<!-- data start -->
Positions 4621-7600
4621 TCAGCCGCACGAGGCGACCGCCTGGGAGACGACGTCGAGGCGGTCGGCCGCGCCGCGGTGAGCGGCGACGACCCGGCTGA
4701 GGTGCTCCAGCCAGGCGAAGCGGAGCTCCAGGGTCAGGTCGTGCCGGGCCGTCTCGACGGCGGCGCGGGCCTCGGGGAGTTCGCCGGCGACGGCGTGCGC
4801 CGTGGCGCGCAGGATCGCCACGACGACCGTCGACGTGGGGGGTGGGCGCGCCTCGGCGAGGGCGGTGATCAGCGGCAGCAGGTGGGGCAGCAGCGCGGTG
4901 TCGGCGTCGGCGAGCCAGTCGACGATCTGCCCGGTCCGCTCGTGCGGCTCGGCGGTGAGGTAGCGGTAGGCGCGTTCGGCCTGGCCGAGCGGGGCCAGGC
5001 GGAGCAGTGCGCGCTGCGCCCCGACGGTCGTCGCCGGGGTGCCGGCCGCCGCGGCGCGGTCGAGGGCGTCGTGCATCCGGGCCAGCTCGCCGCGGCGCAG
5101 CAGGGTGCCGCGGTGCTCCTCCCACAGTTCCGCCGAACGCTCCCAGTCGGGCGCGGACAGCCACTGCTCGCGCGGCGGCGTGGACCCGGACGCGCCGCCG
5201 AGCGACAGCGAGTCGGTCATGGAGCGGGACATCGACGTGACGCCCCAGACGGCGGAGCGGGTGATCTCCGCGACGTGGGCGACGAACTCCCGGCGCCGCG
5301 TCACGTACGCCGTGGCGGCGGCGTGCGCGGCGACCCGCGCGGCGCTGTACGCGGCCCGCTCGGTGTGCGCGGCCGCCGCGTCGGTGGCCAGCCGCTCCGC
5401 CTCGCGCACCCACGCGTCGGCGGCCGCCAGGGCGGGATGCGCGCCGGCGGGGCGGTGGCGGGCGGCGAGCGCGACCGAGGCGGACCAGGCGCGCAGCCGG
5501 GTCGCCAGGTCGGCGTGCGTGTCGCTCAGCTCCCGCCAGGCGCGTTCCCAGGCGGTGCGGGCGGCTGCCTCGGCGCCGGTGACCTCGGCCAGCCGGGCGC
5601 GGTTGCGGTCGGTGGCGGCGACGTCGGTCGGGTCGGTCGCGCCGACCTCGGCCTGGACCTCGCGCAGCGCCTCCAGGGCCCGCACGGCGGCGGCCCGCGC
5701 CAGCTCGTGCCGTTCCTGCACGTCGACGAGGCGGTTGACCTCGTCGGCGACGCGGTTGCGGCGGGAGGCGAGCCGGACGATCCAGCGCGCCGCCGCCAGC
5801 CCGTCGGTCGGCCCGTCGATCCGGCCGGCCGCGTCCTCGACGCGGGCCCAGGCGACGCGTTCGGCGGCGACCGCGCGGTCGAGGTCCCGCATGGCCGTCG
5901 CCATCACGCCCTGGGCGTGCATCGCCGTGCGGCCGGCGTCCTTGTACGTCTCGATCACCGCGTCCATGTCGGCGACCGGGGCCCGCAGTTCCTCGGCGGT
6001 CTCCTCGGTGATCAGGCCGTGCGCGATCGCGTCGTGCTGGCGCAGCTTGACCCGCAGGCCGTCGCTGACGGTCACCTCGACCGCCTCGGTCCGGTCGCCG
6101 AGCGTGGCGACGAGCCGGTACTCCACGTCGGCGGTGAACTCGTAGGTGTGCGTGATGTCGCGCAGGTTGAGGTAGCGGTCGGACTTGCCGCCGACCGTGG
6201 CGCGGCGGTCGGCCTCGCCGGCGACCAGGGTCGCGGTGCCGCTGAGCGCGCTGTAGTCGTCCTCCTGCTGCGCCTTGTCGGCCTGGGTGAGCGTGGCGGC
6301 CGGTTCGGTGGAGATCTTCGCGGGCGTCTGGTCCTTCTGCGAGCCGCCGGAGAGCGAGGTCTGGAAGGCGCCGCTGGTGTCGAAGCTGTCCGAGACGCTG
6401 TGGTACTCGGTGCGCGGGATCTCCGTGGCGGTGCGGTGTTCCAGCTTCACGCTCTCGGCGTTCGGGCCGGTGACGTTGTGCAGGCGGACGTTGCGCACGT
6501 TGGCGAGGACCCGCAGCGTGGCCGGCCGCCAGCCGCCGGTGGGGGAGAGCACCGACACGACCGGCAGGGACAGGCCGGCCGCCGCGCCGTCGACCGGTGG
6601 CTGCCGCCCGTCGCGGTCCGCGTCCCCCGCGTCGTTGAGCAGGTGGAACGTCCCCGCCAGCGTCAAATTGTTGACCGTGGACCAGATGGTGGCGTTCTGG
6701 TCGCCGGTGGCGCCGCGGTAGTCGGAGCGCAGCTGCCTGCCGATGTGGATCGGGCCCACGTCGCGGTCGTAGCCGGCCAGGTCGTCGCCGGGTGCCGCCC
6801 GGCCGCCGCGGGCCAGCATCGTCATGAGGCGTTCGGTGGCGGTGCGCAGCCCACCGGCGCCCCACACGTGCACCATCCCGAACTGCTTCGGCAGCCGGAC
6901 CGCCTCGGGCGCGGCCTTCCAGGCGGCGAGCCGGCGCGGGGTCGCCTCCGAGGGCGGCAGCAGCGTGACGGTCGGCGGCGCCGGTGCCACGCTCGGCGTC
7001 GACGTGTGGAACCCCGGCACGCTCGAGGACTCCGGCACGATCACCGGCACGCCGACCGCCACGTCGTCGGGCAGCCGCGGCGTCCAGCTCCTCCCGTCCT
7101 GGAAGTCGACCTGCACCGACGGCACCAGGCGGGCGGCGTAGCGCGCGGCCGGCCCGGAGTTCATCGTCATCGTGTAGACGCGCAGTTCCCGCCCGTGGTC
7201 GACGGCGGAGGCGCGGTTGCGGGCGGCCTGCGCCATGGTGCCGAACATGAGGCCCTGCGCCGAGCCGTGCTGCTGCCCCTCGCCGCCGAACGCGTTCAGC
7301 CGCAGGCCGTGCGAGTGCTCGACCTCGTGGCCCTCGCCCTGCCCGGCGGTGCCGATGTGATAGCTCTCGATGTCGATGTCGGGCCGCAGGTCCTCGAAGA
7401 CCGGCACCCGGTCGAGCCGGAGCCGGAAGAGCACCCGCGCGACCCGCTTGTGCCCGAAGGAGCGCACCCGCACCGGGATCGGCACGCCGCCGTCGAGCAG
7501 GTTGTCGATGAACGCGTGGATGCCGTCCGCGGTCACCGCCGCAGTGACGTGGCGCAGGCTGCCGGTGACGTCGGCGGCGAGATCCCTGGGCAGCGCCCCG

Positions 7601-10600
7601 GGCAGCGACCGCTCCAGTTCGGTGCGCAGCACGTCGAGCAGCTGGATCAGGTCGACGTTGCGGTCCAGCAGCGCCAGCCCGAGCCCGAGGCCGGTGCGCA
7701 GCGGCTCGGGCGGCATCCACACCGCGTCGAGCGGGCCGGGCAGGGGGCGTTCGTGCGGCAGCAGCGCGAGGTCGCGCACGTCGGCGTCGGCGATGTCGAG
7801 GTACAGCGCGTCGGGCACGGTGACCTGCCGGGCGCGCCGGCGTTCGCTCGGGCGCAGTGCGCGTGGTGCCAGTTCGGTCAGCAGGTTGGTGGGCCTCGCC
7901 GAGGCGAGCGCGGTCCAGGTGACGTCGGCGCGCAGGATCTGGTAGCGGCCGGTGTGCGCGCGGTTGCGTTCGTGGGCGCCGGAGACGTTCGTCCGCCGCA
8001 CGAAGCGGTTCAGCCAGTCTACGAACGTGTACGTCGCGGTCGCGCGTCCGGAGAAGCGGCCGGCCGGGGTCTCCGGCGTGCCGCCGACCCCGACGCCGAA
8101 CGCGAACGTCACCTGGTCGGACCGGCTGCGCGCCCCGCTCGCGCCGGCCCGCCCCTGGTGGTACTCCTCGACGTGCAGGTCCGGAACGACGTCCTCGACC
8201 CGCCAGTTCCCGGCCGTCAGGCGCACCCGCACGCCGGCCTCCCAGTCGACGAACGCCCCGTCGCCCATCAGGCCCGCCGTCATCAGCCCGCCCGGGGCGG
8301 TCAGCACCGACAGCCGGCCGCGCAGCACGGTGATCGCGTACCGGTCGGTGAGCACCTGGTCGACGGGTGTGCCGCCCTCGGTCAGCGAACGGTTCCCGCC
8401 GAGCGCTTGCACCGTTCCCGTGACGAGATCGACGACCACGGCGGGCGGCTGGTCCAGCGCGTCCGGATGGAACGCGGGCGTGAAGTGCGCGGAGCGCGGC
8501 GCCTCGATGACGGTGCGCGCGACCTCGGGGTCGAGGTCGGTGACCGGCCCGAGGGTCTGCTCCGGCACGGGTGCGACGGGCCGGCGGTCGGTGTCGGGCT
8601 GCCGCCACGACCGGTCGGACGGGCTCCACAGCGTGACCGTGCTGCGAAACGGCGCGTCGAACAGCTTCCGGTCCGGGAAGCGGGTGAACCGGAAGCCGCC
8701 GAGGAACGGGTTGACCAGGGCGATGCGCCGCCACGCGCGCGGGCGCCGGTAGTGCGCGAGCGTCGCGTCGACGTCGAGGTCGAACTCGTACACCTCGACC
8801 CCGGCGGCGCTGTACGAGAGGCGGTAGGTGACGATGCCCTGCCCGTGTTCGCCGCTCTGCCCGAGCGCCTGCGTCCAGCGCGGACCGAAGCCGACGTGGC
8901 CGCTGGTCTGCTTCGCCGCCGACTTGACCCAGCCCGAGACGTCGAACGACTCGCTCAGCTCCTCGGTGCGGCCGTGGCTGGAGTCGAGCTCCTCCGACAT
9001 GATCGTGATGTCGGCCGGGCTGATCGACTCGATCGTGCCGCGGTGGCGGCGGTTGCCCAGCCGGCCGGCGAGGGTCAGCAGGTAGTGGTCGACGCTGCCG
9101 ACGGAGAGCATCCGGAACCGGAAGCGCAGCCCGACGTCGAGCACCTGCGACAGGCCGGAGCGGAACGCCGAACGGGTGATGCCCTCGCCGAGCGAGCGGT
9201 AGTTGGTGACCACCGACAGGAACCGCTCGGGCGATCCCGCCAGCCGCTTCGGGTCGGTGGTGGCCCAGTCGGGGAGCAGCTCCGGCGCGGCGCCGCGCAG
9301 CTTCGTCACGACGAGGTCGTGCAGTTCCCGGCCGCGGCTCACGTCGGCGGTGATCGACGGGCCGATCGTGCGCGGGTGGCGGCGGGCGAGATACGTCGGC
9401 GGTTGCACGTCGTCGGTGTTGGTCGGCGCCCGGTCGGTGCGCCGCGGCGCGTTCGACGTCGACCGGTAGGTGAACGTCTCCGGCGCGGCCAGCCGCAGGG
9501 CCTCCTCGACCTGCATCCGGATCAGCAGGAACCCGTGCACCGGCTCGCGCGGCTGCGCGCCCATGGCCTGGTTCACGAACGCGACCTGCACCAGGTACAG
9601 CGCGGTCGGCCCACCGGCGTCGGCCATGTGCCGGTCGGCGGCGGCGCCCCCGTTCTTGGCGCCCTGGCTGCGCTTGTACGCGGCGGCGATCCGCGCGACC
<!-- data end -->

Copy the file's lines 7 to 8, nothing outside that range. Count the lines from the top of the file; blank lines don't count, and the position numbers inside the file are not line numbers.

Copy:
5101 CAGGGTGCCGCGGTGCTCCTCCCACAGTTCCGCCGAACGCTCCCAGTCGGGCGCGGACAGCCACTGCTCGCGCGGCGGCGTGGACCCGGACGCGCCGCCG
5201 AGCGACAGCGAGTCGGTCATGGAGCGGGACATCGACGTGACGCCCCAGACGGCGGAGCGGGTGATCTCCGCGACGTGGGCGACGAACTCCCGGCGCCGCG